It's not a common way of saying it perhaps, but you'd certainly understand it easily if someone said it. Also, I think if you had a "rather strongly" or "pretty strongly" then it'd be fine.
More importantly though, using it like this helps learn it, if the french term used is Strongly rather than Heavily - and Strongly is certainly the meaning of fortement, I would think.
Why not "It is heavily raining" ??? I don't understand because the order of words seems to be not a problem with some others exercises. Thaks for your answers and sorry for my English, I am not a native.
Hello, Jason. It is only that "raining heavily" is the more natural expression rather than "heavily raining". Of course, grammatically they are equivalent. This course is for native English speakers so some expressions that may seem to be grammatically correct will not be incorporated.
I listened to this very carefully in bot the fast and slow pronunciations and still think that somehow there is an "r" in the second word, so my response was "il pleure fortement" How are we to distinguish between that and "il pleut fortement" (which was the the alternative I was considering)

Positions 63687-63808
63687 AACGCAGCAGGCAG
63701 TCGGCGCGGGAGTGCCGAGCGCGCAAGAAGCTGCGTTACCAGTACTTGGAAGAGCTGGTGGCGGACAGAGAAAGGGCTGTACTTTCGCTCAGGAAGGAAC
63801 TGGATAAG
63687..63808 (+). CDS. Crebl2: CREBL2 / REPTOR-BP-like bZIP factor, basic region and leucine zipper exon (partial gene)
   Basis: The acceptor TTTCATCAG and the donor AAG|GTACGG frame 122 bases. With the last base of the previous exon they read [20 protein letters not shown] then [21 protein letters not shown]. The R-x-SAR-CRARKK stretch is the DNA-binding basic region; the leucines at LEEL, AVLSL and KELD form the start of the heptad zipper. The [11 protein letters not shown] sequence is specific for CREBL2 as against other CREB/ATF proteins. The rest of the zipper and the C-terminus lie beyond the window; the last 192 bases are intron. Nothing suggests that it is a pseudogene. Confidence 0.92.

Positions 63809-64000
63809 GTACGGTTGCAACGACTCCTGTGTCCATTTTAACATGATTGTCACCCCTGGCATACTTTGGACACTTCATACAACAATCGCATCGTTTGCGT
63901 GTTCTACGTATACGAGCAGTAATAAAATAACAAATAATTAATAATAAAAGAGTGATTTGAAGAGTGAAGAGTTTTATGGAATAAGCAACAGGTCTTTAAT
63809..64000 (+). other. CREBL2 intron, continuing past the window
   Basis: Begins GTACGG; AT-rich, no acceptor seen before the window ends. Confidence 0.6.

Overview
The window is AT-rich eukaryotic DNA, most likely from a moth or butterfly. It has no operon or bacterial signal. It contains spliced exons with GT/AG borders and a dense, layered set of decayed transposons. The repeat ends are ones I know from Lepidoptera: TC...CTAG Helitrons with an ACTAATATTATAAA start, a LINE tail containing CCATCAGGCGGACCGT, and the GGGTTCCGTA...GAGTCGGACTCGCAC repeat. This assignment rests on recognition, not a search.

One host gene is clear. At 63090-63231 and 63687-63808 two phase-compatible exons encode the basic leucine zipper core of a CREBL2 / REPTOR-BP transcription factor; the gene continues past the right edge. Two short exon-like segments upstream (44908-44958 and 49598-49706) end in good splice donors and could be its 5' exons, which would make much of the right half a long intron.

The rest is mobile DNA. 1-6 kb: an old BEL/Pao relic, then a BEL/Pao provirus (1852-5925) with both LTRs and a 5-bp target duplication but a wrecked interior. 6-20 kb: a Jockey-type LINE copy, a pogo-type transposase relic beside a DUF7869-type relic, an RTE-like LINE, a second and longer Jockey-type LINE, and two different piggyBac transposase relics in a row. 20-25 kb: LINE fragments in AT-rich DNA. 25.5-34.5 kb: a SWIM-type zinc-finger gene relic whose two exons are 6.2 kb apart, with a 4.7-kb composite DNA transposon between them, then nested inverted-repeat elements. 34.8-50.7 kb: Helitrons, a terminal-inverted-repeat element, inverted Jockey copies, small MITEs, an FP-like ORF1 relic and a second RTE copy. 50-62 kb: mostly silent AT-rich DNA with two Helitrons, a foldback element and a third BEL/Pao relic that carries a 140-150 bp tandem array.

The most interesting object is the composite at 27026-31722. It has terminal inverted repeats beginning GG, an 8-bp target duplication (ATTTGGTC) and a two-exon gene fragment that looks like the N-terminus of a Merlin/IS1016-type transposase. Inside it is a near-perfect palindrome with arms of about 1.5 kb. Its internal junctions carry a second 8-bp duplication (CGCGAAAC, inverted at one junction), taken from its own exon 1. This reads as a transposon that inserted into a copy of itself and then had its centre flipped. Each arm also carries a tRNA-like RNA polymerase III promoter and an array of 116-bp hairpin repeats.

I just submitted both the male and female voices to my French ears (with headphones) and couldn't hear an "r" in the second word.
Note that along with the presence and absence of "r", the « eu » is pronounced slightly differently for « pleure » (\plœʁ) and « pleut » (\plø), and a French native would definitely make the difference regardless of the presence or absence of a "r". Google translate has quite accurate pronunciation of them, although I can guess it is difficult to distinguish for a non-French ear.